a) a trustee has a right of indemnity against the trust's assets for debts incurred in administering the trust;
b) the right of indemnity is not extinguished where the trustee retires or is replaced;
c) the right of indemnity may be enforced by a liquidator of a corporate trustee or the trustee in bankruptcy in respect of a natural person trustee.
In respect of its rights of subrogation, we examine the Commissioner's approach in section 7.
Division 6 of Part III of the Income Tax Assessment Act 1936 (Cth) (1936 Act) provides for taxation of the income of trusts. We note that the PS LA 2012/2 does not cover the position of a trustee in respect of a trust which is subject to taxation under Division 6B and 6C of Part III of the 1936 Act, which covers the taxation of certain unit trusts and public trading trusts. It is expected that the Commissioner would take a similar approach when there has been a change of trustee of a trust subject to taxation under these provisions. We also expect a similar approach to be taken in respect of trusts which are members of tax consolidated groups and GST groups and where joint and several liability applies in the event that a head company (in the case of tax consolidated groups) or representative member (in the case of GST groups) fails to pay the group's tax liability.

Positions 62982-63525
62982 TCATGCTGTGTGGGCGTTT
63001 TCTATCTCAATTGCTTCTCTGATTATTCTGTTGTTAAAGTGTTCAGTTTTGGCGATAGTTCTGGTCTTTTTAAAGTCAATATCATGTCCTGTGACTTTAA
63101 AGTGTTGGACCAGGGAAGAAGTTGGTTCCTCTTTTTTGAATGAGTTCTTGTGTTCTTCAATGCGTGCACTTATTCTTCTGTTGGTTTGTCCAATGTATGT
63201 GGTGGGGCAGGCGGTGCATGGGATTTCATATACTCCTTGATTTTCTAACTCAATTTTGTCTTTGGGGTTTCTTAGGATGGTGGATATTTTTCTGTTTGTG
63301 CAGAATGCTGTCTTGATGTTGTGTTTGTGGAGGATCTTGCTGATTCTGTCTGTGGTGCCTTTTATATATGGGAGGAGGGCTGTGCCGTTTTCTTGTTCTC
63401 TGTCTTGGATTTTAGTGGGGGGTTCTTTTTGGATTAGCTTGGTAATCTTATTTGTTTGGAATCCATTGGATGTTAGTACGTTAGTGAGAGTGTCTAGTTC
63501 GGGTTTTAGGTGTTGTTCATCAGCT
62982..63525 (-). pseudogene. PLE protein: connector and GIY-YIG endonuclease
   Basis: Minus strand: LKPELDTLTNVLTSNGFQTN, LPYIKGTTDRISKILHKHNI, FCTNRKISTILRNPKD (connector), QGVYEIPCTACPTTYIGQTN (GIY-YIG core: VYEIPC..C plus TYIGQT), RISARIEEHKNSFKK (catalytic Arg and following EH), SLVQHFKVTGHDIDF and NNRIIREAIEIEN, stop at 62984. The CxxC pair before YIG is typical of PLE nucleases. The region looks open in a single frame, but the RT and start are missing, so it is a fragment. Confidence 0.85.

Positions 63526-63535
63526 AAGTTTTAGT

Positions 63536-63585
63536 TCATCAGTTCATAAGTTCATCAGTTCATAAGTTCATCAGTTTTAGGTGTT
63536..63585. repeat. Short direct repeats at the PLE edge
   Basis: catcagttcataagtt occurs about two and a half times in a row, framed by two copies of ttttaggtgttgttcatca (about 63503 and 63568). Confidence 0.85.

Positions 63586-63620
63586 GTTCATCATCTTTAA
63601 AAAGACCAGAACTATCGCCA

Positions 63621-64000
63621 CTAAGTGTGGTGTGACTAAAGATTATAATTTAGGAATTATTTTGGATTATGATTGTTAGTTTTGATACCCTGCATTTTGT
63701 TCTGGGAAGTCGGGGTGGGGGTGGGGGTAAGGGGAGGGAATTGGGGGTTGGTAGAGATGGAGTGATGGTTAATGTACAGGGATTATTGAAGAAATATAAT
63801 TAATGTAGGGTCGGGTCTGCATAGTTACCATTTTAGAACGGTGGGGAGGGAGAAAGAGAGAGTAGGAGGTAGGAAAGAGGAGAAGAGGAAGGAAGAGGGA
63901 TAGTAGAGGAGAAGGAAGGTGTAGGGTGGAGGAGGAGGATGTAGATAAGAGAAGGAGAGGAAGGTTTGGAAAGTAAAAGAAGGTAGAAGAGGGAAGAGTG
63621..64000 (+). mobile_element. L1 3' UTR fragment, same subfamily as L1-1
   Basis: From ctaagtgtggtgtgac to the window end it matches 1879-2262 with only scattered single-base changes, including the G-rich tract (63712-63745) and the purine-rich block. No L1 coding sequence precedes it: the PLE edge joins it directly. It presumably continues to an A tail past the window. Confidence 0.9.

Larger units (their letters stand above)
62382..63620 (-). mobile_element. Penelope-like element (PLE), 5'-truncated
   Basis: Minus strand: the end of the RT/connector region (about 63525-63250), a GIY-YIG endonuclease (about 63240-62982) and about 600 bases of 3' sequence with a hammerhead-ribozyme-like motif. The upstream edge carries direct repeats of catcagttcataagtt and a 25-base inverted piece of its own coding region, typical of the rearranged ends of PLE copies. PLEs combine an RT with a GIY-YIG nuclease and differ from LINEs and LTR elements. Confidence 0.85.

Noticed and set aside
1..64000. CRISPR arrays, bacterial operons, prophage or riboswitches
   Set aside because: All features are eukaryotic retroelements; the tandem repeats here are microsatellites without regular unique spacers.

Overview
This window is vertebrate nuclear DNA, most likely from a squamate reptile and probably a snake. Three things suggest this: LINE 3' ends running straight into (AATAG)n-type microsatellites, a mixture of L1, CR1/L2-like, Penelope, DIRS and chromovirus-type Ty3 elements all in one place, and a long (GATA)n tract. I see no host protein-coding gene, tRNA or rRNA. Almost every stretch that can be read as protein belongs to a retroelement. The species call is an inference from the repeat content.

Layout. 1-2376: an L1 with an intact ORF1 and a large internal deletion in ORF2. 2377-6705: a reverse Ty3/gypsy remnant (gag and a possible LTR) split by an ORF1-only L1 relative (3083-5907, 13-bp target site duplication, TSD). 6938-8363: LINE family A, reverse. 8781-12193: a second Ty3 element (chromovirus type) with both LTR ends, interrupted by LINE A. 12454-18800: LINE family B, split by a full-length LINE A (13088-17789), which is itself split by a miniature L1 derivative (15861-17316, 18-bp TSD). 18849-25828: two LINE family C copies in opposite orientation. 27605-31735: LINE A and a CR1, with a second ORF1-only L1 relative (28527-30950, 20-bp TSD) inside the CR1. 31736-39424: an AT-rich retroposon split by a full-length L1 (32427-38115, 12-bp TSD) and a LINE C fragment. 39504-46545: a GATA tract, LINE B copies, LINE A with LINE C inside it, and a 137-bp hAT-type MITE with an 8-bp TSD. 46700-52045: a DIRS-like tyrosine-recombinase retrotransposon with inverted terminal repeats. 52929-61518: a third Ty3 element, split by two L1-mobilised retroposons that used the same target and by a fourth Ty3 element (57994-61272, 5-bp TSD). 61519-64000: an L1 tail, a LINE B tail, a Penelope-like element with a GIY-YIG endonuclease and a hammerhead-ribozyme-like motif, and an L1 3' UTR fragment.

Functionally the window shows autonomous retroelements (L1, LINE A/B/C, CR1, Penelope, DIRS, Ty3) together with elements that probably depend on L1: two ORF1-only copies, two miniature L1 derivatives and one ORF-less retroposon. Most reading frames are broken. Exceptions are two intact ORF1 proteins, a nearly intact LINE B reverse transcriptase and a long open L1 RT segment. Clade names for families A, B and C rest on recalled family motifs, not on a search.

In respect of the application of Division 6, the trustee is only liable to pay tax in respect of 'net income' of a trust in cases when:
a) it is not assessed to a beneficiary (sections 99 and 99A of the 1936 Act);
b) the assessable beneficiary is under a legal disability or is a non-resident at the end of an income year (section 98 of the 1936 Act); or
c) the trust can be revoked or altered or the trust is for an unmarried minor (section 102 of the 1936 Act).
In each of the above cases, the Commissioner states that the obligation to pay income tax arises at the end of the income year (that is, on 30 June or on the last day of a substituted accounting period if one is applicable) as this is when the net income of the trust is determined and can be assessed. This is despite there being no amount due and payable and therefore enforceable as a debt at the end of the income year. An amount becomes due and payable when a notice of assessment issues and this can be some time later after the end of the relevant income year. In some cases, this can be up to 12 months after the end of the relevant income year.
The sum of the GST payable on all taxable supplies attributable to a tax period is a component in working out the net amount which an entity has to pay to the Commonwealth where the net amount is greater than zero. Where it is less than zero, a refund is payable by the Commissioner.
The liability to pay GST does not arise at the time each taxable supply is made. Rather, it arises at the close of the relevant tax period. It is at this time that a 'net amount' is determined if GST on taxable supplies for the period exceeds input tax credits for the same period, an amount will be owing to the Commissioner. This is notwithstanding that the due date for payment is 28 days after the end of the tax period.